Thank you for reading the MtDemocrat.com digital edition. In order to continue reading this story please choose one of the following options.
If you are a current subscriber and wish to obtain access to MtDemocrat.com, please select the Subscriber Verification option below. If you already have a login, please select "Login" at the lower right corner of this box.
Special Introductory Offer
For a short time we will be offering a discount to those who call us in order to obtain access to MtDemocrat.com and start your print subscription. Our customer support team will be standing by Monday through Friday, 8am to 5pm to assist you.
If you are not a current subscriber and wish not to take advantage of our special introductory offer, please select the $12 monthly option below to obtain access to MtDemocrat.com and start your online subscription
My heart is still very heavy as a result of action taken by the Placerville City Council on Nov. 12 to close Hangtown Haven. Neither the very legitimate concerns of property owners nor residents of the Haven was addressed successfully. This was due, in part, to the faulty logic of council members and the police chief that the existence of the Haven was the only reason for the growth of the general homeless population in our area.
One of the speakers for the Haven referred to the “possibility” that the release of 147 convicted felon parolees into El Dorado, not the existence of the Haven, was a factor for the increased vandalism to personal property in the county. There was no reaction to her comments by members of the council, the city manager or the chief of police. I’m afraid that homeowners’ properties will continue to be violated because the homeless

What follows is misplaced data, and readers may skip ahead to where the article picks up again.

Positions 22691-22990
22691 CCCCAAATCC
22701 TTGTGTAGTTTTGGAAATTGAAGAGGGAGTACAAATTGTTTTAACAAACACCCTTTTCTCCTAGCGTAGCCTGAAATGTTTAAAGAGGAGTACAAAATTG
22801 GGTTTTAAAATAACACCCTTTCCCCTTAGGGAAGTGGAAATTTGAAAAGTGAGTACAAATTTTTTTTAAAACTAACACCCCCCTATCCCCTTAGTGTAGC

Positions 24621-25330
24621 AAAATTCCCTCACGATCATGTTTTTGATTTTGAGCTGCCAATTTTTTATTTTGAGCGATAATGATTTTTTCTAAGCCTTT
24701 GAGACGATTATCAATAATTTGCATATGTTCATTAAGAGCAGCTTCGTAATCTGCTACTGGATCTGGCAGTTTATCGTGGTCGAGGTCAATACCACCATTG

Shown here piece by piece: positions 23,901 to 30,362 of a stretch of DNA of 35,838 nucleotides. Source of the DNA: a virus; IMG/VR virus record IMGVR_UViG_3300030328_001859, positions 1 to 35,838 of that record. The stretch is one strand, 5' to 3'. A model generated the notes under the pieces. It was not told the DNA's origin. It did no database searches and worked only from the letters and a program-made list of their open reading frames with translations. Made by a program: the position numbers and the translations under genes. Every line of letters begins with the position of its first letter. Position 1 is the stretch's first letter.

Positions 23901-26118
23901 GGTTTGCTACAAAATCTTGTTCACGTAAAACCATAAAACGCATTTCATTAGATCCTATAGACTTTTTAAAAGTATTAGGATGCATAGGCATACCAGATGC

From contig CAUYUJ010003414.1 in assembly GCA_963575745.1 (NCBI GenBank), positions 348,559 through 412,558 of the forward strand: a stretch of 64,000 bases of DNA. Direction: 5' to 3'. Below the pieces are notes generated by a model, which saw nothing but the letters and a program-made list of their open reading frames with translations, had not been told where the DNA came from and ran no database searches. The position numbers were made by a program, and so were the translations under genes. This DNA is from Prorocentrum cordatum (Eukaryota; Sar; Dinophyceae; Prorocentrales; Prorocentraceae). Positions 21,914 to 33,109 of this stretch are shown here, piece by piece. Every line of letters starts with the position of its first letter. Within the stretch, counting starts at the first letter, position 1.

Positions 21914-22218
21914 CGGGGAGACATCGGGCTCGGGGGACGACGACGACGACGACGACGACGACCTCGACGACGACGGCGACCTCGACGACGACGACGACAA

individuals who are causing them well-justified anguish will still be in their neighborhoods and likely be joined by new parolees.
A city employee made quite a point about a meeting he had arranged with several county departments that was cancelled due to lack of interest from residents of the Haven. The reality is that the help that was being offered was for services that the residents are already receiving. A very active resident council and numerous knowledgeable volunteers were responsible for this. What these citizens needed was a place to call home, not offers of help in areas in which they are already being served.
My lament in recent times has been that state and national elected officials have not been responsible for the two parts of their jobs. The first, of course, is to represent the interest of voters who put them in office. The second, and more difficult, is to inform and lead the voters to understand the needs of all residents and suggest strategies that will benefit diverse elements of the community. I believe the members of the Placerville City Council have those dual responsibilities as well. Instead of telling all those present at the meeting why they individually couldn’t continue to support the Haven, I wish they had stood-up for a successful program that they’d made possible and had also committed themselves to addressing the very real concerns of property owners and our homeless neighbors. I’m afraid they accomplished neither.